Moroni declared: I would show unto the world that faith is things which are hoped for and not seen; wherefore, dispute not because ye see not, for ye receive no witness until after the trial of your faith. (Ether 12:6) Heavenly Father wants to help all of His children, but He will respect our freedom to choose our own destiny. So it is in wisdom that He waits for us to turn to Him, so that He may do for us what we cannot do for ourselves. I take great comfort in knowing when I am tempted above what I feel I can resist, I can pray to Heavenly Father to remove the craving from which I am tempted. The result would always amaze me as the craving of my addiction would instantly be removed and my rational thinking restored though the Savior’s power. Yet, there are days I would find myself on my knees more often, when temptation would return repeatedly to try to capture me.

Experience 2
Many years ago, a group of us were asked to put together a choir. We were all in college and thought ourselves to be capable of the challenge. At our first rehearsal we found ourselves surrounded with wonderful talent, and many accomplished musicians. The only problem was that the choir never got off the ground.

There was a young fellow in our group who tried to be the conductor. Though talented, he lacked the ability to pull together our independent and strong wills. We all had an opinion as to the correct way to lead the choir. The truth was that we were a mess.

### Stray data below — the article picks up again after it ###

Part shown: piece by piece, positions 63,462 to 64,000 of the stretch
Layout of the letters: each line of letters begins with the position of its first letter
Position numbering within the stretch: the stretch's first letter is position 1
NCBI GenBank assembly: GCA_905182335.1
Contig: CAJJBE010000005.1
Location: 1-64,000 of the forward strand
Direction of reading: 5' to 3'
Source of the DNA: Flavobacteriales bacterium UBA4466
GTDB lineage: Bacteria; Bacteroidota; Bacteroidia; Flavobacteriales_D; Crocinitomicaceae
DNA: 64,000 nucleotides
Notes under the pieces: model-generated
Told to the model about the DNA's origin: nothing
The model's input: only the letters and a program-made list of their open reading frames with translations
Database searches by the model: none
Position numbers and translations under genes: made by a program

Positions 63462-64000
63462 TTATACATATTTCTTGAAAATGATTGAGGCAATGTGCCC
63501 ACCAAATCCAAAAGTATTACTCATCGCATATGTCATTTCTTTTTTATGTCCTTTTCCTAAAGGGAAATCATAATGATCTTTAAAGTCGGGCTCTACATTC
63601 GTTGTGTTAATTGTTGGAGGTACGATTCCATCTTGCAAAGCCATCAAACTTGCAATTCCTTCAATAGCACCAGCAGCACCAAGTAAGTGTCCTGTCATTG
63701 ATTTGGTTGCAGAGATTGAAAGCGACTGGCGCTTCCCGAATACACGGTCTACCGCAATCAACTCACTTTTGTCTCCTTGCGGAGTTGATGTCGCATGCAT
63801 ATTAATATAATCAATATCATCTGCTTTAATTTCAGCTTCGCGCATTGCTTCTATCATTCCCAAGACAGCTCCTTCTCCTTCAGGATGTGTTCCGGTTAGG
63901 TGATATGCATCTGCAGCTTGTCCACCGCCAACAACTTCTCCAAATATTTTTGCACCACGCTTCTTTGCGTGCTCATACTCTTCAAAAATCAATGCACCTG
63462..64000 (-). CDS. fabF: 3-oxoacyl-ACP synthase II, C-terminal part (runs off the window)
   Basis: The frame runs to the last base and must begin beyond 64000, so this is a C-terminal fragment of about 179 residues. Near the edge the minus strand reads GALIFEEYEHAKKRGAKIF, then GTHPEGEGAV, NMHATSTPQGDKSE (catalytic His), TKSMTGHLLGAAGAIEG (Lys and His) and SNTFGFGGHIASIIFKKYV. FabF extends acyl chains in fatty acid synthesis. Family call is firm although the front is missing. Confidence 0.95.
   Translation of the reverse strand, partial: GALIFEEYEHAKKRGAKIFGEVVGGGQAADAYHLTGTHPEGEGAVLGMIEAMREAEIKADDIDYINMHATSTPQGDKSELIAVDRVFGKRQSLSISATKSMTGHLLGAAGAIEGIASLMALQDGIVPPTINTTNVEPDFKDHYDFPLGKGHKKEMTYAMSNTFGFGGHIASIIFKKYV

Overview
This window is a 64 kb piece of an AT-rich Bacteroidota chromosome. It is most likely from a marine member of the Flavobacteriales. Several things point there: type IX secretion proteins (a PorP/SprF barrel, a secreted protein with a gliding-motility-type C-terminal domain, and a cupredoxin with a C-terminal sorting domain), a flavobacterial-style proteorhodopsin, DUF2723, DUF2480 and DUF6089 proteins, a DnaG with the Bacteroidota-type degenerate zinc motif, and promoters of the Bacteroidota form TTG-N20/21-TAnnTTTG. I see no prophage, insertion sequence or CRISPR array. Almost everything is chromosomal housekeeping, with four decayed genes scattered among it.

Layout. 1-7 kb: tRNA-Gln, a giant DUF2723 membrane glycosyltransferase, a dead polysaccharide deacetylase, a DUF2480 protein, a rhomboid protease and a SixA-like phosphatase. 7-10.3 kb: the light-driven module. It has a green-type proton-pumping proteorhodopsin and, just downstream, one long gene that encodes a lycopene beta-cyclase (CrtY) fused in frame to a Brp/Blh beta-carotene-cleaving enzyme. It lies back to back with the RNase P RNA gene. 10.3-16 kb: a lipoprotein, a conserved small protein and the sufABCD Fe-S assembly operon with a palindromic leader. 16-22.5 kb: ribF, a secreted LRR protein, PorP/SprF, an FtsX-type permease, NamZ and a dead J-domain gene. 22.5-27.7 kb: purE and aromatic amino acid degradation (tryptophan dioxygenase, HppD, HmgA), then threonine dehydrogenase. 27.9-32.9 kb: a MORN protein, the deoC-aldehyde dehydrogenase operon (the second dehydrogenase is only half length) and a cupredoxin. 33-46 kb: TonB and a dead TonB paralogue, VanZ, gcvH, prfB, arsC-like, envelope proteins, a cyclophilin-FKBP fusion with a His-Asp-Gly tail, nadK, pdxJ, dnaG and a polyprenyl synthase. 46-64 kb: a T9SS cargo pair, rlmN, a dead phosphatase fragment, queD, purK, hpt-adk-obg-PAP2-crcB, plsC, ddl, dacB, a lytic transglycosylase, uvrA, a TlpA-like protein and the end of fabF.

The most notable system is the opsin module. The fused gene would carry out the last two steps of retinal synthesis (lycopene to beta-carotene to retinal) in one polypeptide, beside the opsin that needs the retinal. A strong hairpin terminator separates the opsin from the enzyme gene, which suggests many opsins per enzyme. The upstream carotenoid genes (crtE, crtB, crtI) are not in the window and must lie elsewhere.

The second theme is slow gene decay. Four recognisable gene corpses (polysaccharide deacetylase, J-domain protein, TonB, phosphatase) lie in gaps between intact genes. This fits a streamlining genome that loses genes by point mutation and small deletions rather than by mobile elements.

From the audience, our advisor watched and listened to the rehearsal, but said nothing regarding the chaos. At our next practice session, the advisor arrived with an older man and introduced him as our conductor.

We took offense to the intrusion of this old conductor. We were capable of doing the choir on our own. Our complaint did not intimidate the gentleman. He was pleasant in his introduction and frankly told us what he expected from us as a choir. Then, taking total charge, he began the practice. There was no more chaos or discussion of how things should be. There was only music. The talent had been there all along. What had been lacking was direction.

Likewise, I have many talents and abilities. However, the power to restore myself from the insanity and chaos of my addiction to the peaceful strains of life is a power that has not been given to me. That power is held by God. I need to join His choir and submit my will to Him so that He can bring me to my full potential. Taking this step requires that I swallow a huge amount of pride. I have to admit to myself that I cannot save myself.

The Grand Conductor, Heavenly Father, is capable of all things and has the power to restore. He knows how to direct the choir. The question for me was: would He allow me to join His choir and would He help me in my recovery? I was afraid that, because of my behaviors and sins, I would not be accepted. I believed that I had to do something to qualify for His help. I was wrong. “Come unto me, all ye that labour and are heavy laden...” (Matt 11:28) was His invitation. What I had to do was to risk, to believe, and to open my soul to this power greater than myself.

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Step Three

We made a decision to turn our will and our lives over to the care of God as we understand Him.